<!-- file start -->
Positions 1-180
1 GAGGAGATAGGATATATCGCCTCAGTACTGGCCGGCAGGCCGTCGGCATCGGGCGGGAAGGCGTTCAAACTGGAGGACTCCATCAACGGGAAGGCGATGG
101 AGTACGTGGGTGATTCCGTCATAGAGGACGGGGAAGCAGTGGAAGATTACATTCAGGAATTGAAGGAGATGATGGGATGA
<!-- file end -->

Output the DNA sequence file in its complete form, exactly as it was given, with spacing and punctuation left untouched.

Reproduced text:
Positions 1-180
1 GAGGAGATAGGATATATCGCCTCAGTACTGGCCGGCAGGCCGTCGGCATCGGGCGGGAAGGCGTTCAAACTGGAGGACTCCATCAACGGGAAGGCGATGG
101 AGTACGTGGGTGATTCCGTCATAGAGGACGGGGAAGCAGTGGAAGATTACATTCAGGAATTGAAGGAGATGATGGGATGA